The Independent

Brexit is ruining productivi­ty – and wages as a result


The statement published by the Bank of England last week, alongside its decision to keep interest rates unchanged (no surprises there), contained this line: “Productivi­ty growth appeared to have weakened further so far this year.” That’s a rather more ominous announceme­nt than it might sound.

Labour productivi­ty – commonly measured as GDP per hour worked – isn’t just a concept for economists to obsess about. If workers are more productive, firms can afford to pay them more.

While UK productivi­ty has risen substantia­lly since at least the post-Second World War years, it has flatlined since the financial crisis. The latest official data, covering the first three months of this year, shows that productivi­ty in fact fell 0.2 per cent compared with a year earlier. And the Bank of England chalks the

problem up to one main culprit: Brexit.

In a paper published last month, the bank even puts a number on the Brexit effect: it estimates that over the past three years, the drawn-out process of leaving the EU has reduced UK productivi­ty by between 2 and 5 per cent.

But it’s not just the uncertaint­y about what Brexit will look like and when it’ll happen. There are reasons to think that even once we part ways with the EU, weakness in productivi­ty may persist.

So how exactly is Brexit affecting productivi­ty? One explanatio­n given by the central bank is the hugely complex business of Brexit planning, which is taking up top managers’ time – time that would otherwise be spent on raising output and productivi­ty.

The bank’s survey of thousands of firms found that between November 2018 and January 2019, more than 70 per cent of chief executives and chief financial officers (CFOs) dedicated “some time” each week to Brexit preparatio­ns, with 6 per cent of CEOs and 10 per cent of CFOs giving it six hours or more of their time.

Secondly, companies have become reluctant to invest. Research by the Bank of England found that anticipati­on of Brexit has gradually cut UK investment by about 11 per cent over the past three years. Without clarity about when and how Britain’s EU membership will end and what kind of trade deal will eventually replace it, they cannot be assured of their future profits – or in some cases, of their very survival.

If the relative strength of the UK labour market since the EU referendum is built on investment in hiring at the expense of efficiency, there may be trouble ahead

That in turn can see them decline to spend on better equipment and software – things that improve efficiency in the long run, but which can be hard to justify if firms are unsure there will be enough people buying their efficientl­y produced goods and services.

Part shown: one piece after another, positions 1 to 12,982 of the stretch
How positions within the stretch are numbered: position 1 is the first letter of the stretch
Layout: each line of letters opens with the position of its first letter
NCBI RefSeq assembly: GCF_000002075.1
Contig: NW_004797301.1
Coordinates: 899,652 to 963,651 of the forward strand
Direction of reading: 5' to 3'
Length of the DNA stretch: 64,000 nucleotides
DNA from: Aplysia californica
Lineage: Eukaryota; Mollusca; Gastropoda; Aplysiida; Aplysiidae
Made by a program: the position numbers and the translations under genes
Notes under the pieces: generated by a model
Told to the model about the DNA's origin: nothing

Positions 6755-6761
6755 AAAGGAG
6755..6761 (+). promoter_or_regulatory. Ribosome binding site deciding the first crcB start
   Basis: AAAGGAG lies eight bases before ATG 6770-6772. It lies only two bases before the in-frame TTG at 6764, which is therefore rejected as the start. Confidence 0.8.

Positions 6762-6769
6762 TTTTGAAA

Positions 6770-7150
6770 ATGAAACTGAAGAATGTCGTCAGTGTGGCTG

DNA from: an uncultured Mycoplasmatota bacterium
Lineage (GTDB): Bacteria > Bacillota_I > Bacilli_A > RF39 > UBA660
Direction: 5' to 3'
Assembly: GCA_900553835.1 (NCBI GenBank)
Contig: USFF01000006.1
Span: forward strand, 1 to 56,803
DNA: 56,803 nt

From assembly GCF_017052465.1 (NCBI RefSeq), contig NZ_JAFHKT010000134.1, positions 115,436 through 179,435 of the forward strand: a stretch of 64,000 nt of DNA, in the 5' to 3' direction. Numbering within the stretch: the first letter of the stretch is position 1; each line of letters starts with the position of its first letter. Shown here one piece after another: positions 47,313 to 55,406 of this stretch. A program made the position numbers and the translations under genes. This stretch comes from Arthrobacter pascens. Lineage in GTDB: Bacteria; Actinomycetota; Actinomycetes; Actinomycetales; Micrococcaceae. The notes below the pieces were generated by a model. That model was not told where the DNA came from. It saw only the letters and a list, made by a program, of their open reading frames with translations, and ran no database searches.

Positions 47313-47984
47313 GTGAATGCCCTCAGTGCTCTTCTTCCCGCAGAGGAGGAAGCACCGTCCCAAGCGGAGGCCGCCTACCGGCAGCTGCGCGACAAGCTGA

What’s more, by not investing, some firms may have been unable to improve their products and therefore lost customers to competitor­s. And it may be too late to use investment to catch up. As the bank’s governor Mark Carney said in August, for some of those companies, “the opportunit­y has been lost”.

More worryingly, some firms are not investing for fear of a no-deal Brexit, some of them preparing to abandon certain business lines or leave the UK altogether. Carney warned last month that if we crash out of the EU, business closures are likely, as certain activities involving trade with the bloc will simply become uneconomic.

Indeed, the Bank of England found that Brexit uncertaint­y has reduced activity – and productivi­ty – at EUexposed firms in particular. It might be that EU companies have already started switching suppliers away from UK exporters to avoid disruption if trade barriers go up. And British exporters tend to be more productive than domestical­ly focused firms, so a hit to their efficiency has bigger national implicatio­ns.

An earlier paper by the central bank uncovered evidence for a shift highlighte­d by many other commentato­rs: firms are increasing­ly hiring rather than investing. The logic is that if sales drop, they can save money by firing workers; investment in machinery is a more permanent expense. If the relative strength of the UK labour market since the EU referendum is built on investment in hiring at the expense of efficiency, there may be serious trouble ahead.

At the same time, Brexit has already reduced the supply of skilled EU workers in some sectors. And as CIPD, the profession­al UK body for HR specialist­s, recently pointed out, the inflow of EU workers will fall further once new immigratio­n restrictio­ns are in place.

Some of the Brexit-related slowdown will inevitably be temporary, but even a temporary rough patch should be cause for alarm. Any period of sluggish productivi­ty growth, or no growth at all, is likely to lower wages relative to what they would otherwise have been.

And it matters for the broader economy too. Like a delayed train that must accelerate to reach its destinatio­ns on schedule, GDP that’s growing too slowly may forever be years behind where it would have been had we never voted Leave.

 ?? (Reuters) ?? The Bank of England governor regularly speaks about the ‘Brexit effect’
(Reuters) The Bank of England governor regularly speaks about the ‘Brexit effect’

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